Uh-oh…Tosho!

I’ve long sworn off the idea of working with trees that bite back.
I’ve only seen one Tosho; needle juniper, Juniperus rigida in person.
But they look pretty impressive in photos in the blogs and magazines.
But they bite.
Then I stumbled upon one…interesting….literati…paradoxical…
I’ve never been a huge fan of literati bonsai because they look fake.
The deadwood and shape of this trunk look natural.
Maybe I could minimize the amount of foliage so I don’t have to spend so much time working on it. Might avoid the need for an annual blood transfusion…
So I jumped on it.

A true yamadori, collected and imported from Japan into the US several years ago. It’s a very different tree than anything else in my garden.

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Nice “ribbon” Shari, with lots of movement and great scaly texture. Most Tosho deadwood features “burls”, remnants of many small shoots forming in one concentrated area. Ribbon deadwood is equally desirable, though less common in Tosho.

The planting angle had been changed from reclining right, to straight upright. A good decision, but something that usually has to be completed over several repots. See the former soil level jutting up and to the right?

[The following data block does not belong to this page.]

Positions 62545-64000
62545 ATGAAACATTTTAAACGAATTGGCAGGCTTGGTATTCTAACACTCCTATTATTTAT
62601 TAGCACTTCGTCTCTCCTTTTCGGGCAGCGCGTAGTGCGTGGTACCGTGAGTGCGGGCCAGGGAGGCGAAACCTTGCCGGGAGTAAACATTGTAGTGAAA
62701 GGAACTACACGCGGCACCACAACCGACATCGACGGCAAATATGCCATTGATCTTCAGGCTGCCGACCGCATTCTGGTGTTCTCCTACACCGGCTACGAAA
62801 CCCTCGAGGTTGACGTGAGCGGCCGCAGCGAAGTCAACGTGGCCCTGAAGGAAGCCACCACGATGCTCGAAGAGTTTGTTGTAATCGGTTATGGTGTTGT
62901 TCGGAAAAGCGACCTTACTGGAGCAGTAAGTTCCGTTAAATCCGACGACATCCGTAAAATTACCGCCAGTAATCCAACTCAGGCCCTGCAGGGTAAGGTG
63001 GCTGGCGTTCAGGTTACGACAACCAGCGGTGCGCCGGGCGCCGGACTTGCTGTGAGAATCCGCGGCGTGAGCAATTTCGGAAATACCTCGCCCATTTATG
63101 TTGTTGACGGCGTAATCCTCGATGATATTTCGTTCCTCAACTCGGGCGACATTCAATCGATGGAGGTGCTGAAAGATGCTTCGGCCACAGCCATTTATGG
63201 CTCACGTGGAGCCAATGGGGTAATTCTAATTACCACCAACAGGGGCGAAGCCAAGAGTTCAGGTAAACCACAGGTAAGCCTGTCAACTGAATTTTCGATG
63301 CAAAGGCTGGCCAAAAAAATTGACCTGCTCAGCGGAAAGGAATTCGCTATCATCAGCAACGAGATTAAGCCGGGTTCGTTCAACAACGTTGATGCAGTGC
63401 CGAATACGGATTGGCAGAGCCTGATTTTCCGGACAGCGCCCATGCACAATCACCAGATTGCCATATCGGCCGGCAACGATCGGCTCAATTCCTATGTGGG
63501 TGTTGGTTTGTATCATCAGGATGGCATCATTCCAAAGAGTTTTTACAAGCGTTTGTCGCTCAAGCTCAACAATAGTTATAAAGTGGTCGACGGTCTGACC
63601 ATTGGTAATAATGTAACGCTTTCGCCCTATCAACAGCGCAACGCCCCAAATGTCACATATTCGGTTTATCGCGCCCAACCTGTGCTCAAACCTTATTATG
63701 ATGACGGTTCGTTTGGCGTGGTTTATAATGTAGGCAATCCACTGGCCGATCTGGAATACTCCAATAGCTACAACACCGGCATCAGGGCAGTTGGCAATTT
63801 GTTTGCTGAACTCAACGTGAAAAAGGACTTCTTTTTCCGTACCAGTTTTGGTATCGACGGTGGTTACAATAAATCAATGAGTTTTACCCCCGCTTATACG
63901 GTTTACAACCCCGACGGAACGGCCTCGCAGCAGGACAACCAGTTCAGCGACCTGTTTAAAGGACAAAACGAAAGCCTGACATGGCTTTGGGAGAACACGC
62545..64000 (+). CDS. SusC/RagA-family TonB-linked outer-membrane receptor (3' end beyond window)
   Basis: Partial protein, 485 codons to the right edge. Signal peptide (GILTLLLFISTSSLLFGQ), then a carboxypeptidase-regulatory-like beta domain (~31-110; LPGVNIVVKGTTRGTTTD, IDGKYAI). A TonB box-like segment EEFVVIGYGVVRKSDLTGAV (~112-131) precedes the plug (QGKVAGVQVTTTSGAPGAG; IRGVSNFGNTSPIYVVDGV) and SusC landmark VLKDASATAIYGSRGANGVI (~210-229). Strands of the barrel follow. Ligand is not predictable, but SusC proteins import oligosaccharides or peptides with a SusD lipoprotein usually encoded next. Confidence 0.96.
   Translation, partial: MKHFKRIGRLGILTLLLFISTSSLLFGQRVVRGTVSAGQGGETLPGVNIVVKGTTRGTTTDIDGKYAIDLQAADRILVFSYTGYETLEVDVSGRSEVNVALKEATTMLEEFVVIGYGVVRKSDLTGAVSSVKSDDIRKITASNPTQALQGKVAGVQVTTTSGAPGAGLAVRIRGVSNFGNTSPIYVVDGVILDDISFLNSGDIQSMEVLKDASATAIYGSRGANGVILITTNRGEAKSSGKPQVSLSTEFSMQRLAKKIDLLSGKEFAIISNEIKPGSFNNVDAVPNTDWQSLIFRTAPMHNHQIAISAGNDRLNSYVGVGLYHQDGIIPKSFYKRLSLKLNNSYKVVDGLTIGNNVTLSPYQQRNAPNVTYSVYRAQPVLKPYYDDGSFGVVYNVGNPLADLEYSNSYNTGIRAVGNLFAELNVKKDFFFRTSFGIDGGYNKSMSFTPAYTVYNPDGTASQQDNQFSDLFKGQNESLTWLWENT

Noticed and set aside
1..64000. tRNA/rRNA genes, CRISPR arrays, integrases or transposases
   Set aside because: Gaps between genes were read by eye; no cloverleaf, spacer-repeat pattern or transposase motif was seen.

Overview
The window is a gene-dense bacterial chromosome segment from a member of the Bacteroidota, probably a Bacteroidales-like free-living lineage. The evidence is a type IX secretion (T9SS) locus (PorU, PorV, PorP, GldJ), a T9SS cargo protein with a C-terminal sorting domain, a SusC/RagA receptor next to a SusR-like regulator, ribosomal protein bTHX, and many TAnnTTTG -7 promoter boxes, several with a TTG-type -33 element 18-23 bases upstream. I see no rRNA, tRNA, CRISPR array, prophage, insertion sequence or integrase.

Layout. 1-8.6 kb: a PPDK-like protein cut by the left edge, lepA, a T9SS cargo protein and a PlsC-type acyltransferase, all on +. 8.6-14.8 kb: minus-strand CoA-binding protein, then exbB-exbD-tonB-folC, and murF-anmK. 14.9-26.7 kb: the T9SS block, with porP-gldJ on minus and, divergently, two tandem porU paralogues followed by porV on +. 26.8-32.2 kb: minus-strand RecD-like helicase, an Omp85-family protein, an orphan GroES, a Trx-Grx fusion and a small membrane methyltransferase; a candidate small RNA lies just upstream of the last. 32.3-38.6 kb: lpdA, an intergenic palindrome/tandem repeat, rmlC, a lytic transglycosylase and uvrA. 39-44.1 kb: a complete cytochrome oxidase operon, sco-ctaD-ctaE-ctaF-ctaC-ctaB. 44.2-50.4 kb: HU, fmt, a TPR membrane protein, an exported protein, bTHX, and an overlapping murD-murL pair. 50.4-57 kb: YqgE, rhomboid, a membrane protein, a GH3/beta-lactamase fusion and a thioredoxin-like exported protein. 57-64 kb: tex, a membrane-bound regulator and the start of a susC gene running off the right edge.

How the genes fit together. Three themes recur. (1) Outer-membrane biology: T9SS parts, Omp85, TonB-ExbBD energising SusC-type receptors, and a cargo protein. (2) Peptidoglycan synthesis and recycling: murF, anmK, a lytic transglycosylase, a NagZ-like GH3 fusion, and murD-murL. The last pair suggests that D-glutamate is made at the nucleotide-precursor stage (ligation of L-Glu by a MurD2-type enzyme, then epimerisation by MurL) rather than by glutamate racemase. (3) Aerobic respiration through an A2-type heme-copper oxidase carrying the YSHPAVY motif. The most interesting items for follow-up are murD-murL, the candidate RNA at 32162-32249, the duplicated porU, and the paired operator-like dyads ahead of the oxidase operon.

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Tosho are timed differently. They are among the last to start growing, so they are among the last to be repotted. From my studies, they can be repotted as the new growth starts, or after the first flush finishes, which is in May. They love heat and humidity. We have that here! Funny aside, as exotic as the Tosho is, this article says they’ve naturalized in BAMA! This one has, at least. Anyway. New growth is starting…time to get to work.

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The only real goal for this spring’s repot was to finish adjusting to the new soil level. Roots were healthy and plentiful, so I was able to move to a wider, shallower container. Not the final pot, but definitely a suitable match for now.

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Tosho are very thirsty trees, from what I’ve read. The fibrous root system suggests this is true. I used a mix of akadama, lava, and pumice, 3:2:1, to provide good retention, and good drainage. I was able to achieve the final soil level, and secured the tree tightly to the pot, and the pot tightly to the bench! It had grown a very long sacrifice branch to pump up the tree’s health, which also doubled as a sail. In early May, when the tree is really growing, I can remove it.

Early May…

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Chop!

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I reduced the tree down to 2 branches, which I wired to give them some rough direction, jinned the stub left from the sacrifice branch, and stopped for the time-being.

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Mid-June; one more shot before an imminent haircut:

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2 thoughts on “Uh-oh…Tosho!

  1. Excellent horticulture and a nice tree. Very unique deadwood. I’m still researching appropriate timing for Juniper repotting and your article has added a little more information.
    Thanks, my good man!

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